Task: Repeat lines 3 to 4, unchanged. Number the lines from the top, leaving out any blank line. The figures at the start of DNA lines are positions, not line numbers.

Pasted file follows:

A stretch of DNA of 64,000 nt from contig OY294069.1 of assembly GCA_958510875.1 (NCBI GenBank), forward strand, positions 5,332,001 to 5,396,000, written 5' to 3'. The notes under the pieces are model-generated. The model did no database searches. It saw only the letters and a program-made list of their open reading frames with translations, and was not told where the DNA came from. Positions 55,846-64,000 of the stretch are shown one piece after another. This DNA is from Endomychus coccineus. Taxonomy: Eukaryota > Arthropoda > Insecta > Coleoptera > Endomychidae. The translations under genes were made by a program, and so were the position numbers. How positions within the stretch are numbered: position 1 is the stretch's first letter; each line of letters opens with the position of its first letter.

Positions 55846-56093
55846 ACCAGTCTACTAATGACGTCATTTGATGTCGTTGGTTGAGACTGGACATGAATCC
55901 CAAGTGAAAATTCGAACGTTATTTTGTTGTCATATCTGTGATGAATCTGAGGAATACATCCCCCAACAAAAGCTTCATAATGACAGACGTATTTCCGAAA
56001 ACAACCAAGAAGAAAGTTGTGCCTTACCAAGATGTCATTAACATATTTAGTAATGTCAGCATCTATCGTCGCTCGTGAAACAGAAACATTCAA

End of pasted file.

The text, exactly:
55846 ACCAGTCTACTAATGACGTCATTTGATGTCGTTGGTTGAGACTGGACATGAATCC
55901 CAAGTGAAAATTCGAACGTTATTTTGTTGTCATATCTGTGATGAATCTGAGGAATACATCCCCCAACAAAAGCTTCATAATGACAGACGTATTTCCGAAA